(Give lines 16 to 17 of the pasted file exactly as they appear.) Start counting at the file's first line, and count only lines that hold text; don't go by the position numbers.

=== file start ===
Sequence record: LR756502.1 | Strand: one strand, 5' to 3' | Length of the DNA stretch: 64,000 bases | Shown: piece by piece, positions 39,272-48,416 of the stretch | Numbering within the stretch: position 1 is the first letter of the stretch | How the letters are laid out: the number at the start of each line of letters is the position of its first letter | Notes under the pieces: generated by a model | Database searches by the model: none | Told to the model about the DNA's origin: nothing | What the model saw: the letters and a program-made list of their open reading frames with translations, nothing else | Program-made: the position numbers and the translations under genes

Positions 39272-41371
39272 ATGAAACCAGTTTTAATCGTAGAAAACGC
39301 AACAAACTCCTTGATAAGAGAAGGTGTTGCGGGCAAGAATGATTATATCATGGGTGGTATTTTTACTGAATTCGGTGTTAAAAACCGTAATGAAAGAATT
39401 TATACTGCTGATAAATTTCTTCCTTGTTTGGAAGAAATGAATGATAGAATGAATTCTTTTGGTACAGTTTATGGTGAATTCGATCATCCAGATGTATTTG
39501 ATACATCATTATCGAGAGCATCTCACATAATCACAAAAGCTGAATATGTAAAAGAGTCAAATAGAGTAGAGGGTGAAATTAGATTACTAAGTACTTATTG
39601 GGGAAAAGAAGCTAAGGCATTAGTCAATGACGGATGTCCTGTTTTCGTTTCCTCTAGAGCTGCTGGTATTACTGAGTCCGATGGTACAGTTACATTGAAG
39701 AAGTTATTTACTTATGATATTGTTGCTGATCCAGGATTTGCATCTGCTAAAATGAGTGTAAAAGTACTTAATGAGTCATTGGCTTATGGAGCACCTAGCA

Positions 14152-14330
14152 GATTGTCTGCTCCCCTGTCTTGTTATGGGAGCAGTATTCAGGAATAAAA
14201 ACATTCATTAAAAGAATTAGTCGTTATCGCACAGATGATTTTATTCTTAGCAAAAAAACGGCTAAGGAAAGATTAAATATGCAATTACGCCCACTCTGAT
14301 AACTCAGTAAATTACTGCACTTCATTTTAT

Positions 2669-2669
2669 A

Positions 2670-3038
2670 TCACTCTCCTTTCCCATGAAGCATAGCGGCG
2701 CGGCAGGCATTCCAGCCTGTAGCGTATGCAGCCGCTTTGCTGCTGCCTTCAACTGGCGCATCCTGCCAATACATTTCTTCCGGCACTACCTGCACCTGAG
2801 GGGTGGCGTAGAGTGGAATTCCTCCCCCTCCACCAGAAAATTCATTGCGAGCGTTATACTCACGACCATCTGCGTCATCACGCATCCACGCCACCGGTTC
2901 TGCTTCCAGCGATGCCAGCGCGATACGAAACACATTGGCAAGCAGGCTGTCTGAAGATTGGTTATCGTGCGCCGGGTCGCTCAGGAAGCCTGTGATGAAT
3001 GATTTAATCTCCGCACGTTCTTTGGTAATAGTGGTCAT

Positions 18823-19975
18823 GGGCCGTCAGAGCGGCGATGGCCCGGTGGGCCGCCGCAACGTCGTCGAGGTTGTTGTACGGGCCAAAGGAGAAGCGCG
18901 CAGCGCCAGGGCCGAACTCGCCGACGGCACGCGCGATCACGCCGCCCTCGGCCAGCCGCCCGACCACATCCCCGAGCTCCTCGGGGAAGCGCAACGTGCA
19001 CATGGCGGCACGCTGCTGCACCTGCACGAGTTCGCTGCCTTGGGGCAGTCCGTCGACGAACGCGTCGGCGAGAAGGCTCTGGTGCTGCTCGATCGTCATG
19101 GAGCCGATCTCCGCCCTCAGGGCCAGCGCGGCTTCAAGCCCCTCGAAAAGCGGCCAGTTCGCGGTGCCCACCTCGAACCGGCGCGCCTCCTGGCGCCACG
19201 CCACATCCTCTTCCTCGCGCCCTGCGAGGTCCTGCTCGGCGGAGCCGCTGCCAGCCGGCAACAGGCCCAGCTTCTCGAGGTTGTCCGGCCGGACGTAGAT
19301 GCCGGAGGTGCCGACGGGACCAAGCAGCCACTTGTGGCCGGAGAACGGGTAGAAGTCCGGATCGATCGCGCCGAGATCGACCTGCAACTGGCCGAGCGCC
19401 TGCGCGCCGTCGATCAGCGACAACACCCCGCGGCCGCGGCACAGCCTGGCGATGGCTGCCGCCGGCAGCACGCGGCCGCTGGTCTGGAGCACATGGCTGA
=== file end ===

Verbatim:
2670 TCACTCTCCTTTCCCATGAAGCATAGCGGCG
2701 CGGCAGGCATTCCAGCCTGTAGCGTATGCAGCCGCTTTGCTGCTGCCTTCAACTGGCGCATCCTGCCAATACATTTCTTCCGGCACTACCTGCACCTGAG